French-style military types on the wall murals at Wat Bo The main vihara of Wat Bo in Siem Reap
There are only two major painted narratives of the story of Rama in Khmer art, the murals of the gallery that surrounds the Silver Pagoda in Phnom Penh and those that are found in the vihara of Wat Bo
in Siem Reap. The story itself is Indian in origin and the Cambodian version, called the Reamker was localised and adapted, and can be found in bas-relief and carvings on the Angkor temples and theatrical dance and shadow puppet stories. The Silver Pagoda murals were painted at the back-end of the 19th century, whilst those at Wat Bo date from 1920-1924 and were executed by two shadow puppet designers, Ta Peul and Kong Dith, though some claim it may've been earlier. There are 111 scenes depicted on the walls of Wat Bo and the earliest ones in the story actually correspond to a Thai version of the Reamker story, possibly because Siem Reap was under Thai jurisdiction until 1907. Characters like Rama, Ravana, Hanuman, the gods fighting the evil asuras, the legend of the King of the Nagas all appear and tend to point to this fact. When I visited Wat Bo recently, the main vihara was closed because the head monk was not in attendance. However, without much persuasion, the head layman opened the doors and wooden windows so I could have a good look around, though sections of the murals have been worn away over time and much of the story takes place high up and out of easy eye-shot in the gloom. You'd need extra lighting and a step-ladder to be able to see and photograph them clearly. I had neither.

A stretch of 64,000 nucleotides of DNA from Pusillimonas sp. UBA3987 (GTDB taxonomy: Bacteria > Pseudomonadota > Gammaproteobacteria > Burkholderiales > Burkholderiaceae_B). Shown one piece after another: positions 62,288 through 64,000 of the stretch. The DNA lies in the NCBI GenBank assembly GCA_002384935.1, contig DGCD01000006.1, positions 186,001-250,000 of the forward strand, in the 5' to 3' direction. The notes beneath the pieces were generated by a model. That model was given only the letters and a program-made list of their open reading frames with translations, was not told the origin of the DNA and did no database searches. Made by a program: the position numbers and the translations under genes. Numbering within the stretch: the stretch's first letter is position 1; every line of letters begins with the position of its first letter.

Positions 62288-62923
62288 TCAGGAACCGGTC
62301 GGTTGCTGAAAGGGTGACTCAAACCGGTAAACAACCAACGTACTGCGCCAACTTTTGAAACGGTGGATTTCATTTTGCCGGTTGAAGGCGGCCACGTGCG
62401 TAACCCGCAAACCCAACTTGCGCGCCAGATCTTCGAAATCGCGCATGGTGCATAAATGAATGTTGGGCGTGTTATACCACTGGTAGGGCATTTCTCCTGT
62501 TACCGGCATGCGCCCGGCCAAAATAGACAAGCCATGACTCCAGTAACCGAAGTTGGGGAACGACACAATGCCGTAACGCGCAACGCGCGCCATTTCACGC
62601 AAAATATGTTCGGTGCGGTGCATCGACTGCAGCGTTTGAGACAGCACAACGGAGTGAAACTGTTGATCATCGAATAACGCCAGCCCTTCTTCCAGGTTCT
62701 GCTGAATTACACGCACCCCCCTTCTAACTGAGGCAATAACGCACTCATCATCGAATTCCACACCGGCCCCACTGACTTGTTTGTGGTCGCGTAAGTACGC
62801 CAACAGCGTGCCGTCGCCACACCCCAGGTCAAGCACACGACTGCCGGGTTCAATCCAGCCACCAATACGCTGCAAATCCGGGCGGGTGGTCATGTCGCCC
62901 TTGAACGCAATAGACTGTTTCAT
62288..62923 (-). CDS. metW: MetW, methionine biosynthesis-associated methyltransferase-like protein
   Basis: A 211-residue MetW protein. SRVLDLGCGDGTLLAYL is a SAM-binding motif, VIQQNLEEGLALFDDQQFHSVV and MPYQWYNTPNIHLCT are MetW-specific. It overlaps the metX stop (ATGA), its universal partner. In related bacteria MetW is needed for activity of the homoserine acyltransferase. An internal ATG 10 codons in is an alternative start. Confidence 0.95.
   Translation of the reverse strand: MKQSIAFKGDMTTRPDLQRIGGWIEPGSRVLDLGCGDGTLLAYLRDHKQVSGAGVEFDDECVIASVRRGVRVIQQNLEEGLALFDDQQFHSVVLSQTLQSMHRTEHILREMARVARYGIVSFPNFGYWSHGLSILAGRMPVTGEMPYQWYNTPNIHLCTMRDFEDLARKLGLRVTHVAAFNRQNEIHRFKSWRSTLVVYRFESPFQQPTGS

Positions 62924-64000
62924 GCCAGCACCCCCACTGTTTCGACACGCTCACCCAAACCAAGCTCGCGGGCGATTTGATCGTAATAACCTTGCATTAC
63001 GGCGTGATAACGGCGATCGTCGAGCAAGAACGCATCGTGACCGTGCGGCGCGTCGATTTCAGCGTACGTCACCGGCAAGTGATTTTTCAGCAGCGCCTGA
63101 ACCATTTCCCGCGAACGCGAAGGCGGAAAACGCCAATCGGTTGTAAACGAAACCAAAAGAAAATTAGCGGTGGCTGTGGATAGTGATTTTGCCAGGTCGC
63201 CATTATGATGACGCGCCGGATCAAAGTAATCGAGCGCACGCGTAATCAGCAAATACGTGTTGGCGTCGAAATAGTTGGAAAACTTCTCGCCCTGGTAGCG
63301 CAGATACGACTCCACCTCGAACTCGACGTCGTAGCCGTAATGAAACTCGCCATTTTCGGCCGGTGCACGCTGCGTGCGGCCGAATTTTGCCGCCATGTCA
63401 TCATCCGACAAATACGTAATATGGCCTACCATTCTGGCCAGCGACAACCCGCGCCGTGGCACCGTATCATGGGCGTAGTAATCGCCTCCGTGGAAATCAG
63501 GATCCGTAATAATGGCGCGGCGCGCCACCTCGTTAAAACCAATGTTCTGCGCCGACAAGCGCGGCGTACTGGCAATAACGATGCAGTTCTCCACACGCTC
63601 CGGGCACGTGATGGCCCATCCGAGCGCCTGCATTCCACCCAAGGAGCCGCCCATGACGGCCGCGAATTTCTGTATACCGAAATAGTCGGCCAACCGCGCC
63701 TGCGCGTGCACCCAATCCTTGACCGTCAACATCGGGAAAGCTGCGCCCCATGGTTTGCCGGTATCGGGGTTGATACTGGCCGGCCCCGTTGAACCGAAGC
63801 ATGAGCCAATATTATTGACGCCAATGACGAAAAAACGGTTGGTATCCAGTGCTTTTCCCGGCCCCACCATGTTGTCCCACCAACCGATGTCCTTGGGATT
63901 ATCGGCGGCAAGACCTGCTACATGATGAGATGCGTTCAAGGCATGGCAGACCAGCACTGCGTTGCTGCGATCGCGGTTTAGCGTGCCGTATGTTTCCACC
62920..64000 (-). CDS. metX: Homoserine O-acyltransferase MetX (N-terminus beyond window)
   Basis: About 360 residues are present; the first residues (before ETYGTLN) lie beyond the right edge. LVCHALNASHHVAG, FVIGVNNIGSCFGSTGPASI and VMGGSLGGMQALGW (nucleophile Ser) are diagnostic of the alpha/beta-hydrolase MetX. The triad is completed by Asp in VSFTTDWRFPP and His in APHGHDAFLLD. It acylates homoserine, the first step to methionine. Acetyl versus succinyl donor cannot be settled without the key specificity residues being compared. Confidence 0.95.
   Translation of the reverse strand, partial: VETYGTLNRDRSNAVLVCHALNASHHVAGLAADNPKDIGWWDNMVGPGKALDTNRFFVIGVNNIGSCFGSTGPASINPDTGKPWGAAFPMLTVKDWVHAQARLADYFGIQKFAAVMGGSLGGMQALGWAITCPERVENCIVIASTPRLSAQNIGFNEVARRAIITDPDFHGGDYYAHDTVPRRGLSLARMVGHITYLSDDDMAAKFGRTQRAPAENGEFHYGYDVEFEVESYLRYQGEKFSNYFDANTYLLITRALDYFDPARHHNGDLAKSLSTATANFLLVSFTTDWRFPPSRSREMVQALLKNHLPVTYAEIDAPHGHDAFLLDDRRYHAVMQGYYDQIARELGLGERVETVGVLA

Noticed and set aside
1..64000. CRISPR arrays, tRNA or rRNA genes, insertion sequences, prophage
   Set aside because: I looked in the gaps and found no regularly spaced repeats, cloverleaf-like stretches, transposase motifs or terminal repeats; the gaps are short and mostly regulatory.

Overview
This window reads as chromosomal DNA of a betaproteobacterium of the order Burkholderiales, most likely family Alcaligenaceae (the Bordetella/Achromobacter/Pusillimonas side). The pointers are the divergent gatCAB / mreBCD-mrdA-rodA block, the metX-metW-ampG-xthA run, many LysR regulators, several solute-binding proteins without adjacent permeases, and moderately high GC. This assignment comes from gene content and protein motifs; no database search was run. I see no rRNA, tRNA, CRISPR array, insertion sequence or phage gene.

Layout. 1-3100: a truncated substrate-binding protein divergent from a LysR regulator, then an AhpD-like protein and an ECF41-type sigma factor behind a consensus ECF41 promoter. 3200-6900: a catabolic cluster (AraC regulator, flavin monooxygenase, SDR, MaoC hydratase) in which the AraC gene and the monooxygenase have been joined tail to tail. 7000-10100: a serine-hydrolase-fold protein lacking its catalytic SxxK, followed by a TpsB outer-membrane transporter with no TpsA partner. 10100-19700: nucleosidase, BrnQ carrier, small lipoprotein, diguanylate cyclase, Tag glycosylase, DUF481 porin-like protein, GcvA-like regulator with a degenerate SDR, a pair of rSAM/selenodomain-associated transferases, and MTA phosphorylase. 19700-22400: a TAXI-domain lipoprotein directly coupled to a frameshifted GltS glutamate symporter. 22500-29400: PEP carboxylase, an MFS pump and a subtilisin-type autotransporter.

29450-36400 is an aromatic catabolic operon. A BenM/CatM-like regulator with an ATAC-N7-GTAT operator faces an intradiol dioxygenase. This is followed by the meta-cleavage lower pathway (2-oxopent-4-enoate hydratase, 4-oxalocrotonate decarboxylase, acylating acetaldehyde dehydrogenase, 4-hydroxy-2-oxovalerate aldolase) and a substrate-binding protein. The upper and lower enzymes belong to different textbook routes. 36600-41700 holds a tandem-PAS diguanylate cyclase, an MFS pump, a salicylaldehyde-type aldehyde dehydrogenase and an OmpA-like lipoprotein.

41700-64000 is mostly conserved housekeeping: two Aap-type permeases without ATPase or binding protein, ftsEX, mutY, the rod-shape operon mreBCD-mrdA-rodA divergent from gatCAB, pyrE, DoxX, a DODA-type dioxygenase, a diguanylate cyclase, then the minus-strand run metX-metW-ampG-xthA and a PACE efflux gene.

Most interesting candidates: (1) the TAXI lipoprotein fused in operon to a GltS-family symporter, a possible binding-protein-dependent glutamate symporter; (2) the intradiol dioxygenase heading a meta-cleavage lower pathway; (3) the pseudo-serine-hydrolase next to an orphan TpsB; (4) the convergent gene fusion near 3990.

The 'patchwork' murals of Wat Bo, quite a few are damaged and in dire need of cleaning
What makes the murals of Wat Bo so unique is the 'patchwork' arrangements of the story panels, the colours used in the painting and that the action unfolds in a series of episodes, based on a specific character, such as Rama, Hanuman, the abduction of Sita, and so on. One of the interesting features I noticed in the murals was the French influence and the depiction of western costumes, both military uniforms and otherwise, especially in important ceremonies. Wat Bo, also known as Wat Raja Bo, is the largest and oldest in the town, and province, of Siem Reap. With over 100 monks, and founded at the end of the 18th century, it has a triple roof with wooden pediments in situ. Over one of the doors you can see a Siamese coat of arms, a left-over from Thai control of the area. Other buildings in the pagoda grounds include a sala and library and Wat Bo is renowned for its traditional arts and crafts and music. Definitely worth a few minutes of your time to visit the murals of the main vihara, as long as you find the man with the key.
Reamker characters abound in the murals including this warring white elephant Some of the Buddha statues that sit behind the main Buddhist altar at Wat Bo More fighting scenes involving the monkey army This looks like a local militia grouping with bowler hats and formal attire These are observers in bowler hats at a session of the royal court The monkey army, not fighting for a change
Labels: Siem Reap, Wat Bo